• W.W.-C. Chiu, L.W. Chamley / Journal of Reproductive Immunology 60 (2003) 97 Á/111 101 2.5. Amino acid sequence analyses of affinity purified proteins To determine the N-terminal amino acid sequence of the seminal plasma ABP, the proteins eluted from the IgG affinity column were separated by electrophoresis as above and transferred to PVDF membrane (Applied Science, Auckland). The protein bands were excised and subjected to Edman’s sequencing by the Protein Sequencing Facility of the University of Auckland, using an Applied Biosystems Procise 492 protein sequencer. To determine internal peptide sequences, tryptic digestion of the proteins was carried out within the polyacrylamide matrix followed by passive extraction of the peptides according to Rosenfeld et al. (1992). This procedure was also performed by the Protein Sequencing Facility of the University of Auckland, New Zealand. 2.6. Western blot analysis Proteins eluted from the IgG-affinity chromatography columns were separated by electrophoresis by 4Á 15% SDSÁ PAGE, then electroblotted / / onto a nitrocellulose membrane (Hybond-C extra; Amersham, Auckland) using a semi-dry blotting apparatus according to the manufacturer’s instructions (Gelman Science, Life Technologies, Auckland). The membranes were then stained with Ponceau-S (0.1% (w/v) in 5% (v/v) acetic acid) to confirm the transfer and destained with PBS, pH 7.4, containing 0.05% (v/v) Tween 20 (PBS-T). The membranes were then blocked for 1 h in 5% (w/v) nonfat milk powder (Pams, Auckland) dissolved in PBS-T (blocking buffer) at room temperature. Membranes were then probed with anti-PIP mono- clonal antibody (Clone 23A3; Novocastra, Auckland) diluted 1:500 in blocking buffer for one hour followed by HRP-conjugated goat anti-mouse IgG antibody (Caltag, Biotech, Auckland) diluted 1:3000 in blocking buffer for one hour. The blots were washed, exposed to ECL reagent (New England Nuclear, Life Science Technologies, Auckland) according to the manufac- turer’s instructions, then exposed to Hyperfilm ECL (Amersham, Auckland) in a film cassette for a varying time from 30 s to 30 min and developed in an automated film processor (Agfa Curix 60, Germany). In order to confirm that PIP binds to the Fc portion of IgG, additional Western blots of the seminal plasma IgG-binding proteins were probed with ? an HRP-conjugated goat IgG F(ab)2 or HRP-conjugated whole IgG, then developed with ECL as above. To examine the expression of different isoforms of PIP in seminal plasma, Western blots of seminal plasma were carried out. The same volume (2 ml) of seminal plasma from each patient was resolved using precast Criterion 4Á /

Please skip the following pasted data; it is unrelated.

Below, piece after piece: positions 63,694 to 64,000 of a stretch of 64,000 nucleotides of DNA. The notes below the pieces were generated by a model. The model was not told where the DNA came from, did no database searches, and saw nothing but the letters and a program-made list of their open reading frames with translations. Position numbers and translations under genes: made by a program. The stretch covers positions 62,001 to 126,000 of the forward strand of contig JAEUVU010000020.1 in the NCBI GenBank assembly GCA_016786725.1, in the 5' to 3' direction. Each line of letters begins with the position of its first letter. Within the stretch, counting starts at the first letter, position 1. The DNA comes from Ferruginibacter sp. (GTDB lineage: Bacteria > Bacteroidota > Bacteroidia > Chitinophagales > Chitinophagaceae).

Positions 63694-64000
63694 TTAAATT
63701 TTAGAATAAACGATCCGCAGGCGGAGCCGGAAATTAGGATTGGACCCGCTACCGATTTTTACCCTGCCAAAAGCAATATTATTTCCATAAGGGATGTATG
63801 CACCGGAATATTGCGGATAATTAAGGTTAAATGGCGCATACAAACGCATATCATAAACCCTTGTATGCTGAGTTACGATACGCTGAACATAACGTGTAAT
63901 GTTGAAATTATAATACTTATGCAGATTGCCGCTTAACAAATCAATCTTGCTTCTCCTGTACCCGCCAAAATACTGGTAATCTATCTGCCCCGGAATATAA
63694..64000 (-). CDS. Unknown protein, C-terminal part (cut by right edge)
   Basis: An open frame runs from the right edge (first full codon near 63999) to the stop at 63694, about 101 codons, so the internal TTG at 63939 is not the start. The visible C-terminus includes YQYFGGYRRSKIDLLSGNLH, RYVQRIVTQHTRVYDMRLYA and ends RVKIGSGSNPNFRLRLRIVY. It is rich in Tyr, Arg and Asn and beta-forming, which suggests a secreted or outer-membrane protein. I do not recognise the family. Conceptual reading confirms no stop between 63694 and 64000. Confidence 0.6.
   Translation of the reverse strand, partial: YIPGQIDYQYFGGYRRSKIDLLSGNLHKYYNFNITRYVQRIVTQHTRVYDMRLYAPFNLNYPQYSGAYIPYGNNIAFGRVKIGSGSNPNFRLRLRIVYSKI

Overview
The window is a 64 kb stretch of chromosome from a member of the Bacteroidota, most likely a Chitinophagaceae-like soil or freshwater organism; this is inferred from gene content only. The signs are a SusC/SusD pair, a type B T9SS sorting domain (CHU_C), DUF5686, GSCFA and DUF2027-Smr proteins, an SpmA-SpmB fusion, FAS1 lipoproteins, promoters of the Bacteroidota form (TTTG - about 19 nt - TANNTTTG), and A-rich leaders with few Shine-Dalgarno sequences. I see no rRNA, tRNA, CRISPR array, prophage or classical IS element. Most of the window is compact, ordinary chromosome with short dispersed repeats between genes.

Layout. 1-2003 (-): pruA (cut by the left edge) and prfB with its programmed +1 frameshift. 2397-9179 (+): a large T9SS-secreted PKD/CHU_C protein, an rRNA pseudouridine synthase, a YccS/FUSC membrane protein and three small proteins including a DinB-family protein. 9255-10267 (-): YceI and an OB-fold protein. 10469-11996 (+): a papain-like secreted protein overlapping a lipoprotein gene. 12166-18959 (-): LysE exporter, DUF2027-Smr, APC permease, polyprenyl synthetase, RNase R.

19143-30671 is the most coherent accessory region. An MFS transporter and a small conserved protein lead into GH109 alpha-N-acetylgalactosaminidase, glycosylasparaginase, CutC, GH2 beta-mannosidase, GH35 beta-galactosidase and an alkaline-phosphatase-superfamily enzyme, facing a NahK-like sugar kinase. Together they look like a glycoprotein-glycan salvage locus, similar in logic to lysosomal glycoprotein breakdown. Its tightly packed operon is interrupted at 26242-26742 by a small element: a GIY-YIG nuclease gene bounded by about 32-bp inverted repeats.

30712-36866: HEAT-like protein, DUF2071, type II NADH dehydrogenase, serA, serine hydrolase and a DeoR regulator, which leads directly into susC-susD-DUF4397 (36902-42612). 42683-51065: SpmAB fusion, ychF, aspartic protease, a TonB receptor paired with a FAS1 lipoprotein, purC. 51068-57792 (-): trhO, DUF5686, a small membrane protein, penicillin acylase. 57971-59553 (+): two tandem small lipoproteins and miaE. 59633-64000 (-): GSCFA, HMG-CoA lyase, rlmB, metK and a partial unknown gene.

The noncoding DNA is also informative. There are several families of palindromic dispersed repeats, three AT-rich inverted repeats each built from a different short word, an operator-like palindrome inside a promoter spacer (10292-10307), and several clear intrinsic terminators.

• 102 W.W.-C. Chiu, L.W. Chamley / Journal of Reproductive Immunology 60 (2003) 97 Á/111 15% gradient gels (25 wells; BioRad, Auckland) and electrotransferred as above. The membranes were treated and probed with PIP monoclonal antibody as above. 2.7. Determination of levels of PIP in seminal plasma from male partners of fertile couples by ELISA Initially, duplicate wells of 96 well polystyrene ELISA plates (Maxisorb; Nunc, Life Technology, Auckland) were coated with 50 ml/well of dilution series of purified PIP in PBS, pH 7.4, for the purpose of establishing a linear standard curve. At the same time, triplicate wells were coated with 50 ml/well of seminal plasma from a man whose seminal plasma was shown in preliminary experiments to contain abundant PIP. His seminal plasma was diluted 1:200 in PBS, pH 7.4, overnight at 4 8C. The plates were washed three times with PBS-T. The plates were then blocked by the addition of blocking buffer for one hour at room temperature. The blocking solution was discarded and the wells washed three times with PBS-T, pH 7.4. Primary antibody (anti-PIP monoclonal antibody; Australian Laboratory Service, Novocastra, Auckland) diluted 1:500 in blocking solution was added to the plates and incubated for 1 h. The plates were then washed three times with PBS-T, pH 7.4 and incubated with biotinylated goat anti-mouse IgG diluted 1:3000 (Caltag, Life Technology, Auckland) in blocking solution for 1 h. The wells were washed three times with PBS-T followed by incubation with HRP- conjugated streptavidin (Sigma, Auckland) diluted 1:1000 in blocking solution. The plates were washed three times with PBS-T, pH 7.4 and the assay developed by the addition of 1 mg/ml of o-phenylenediamine (Sigma, Auckland) in 0.1 M citrate buffer, pH 5.0 containing 0.04% H2O2 for 40 min. The reaction was stopped by addition of 10% HCl and optical density determined at 490 nm using Benchmark automated ELISA Reader (Biorad, Auckland). The levels of PIP were determined by comparison to the linear range of the standard curve of purified PIP. For subsequent analysis, seminal plasma from patient one was used to constitute a standard curve of PIP concentrations. Intra-assay and inter- assay coefficients of variation were 10.2% (CV) and 11.9% (CV), respectively. 2.8. Two-dimensional gel electrophoresis Seminal plasma PIP was further characterised by two-dimensional electrophoresis using immobilized polyacylamide gel (IPG) strips (pH 3Á / 10; BioRad, Auckland). IgG-binding proteins purified from pooled seminal plasma by IgG-affinity chromatography were suspended in 0.2% (w/v) Bio-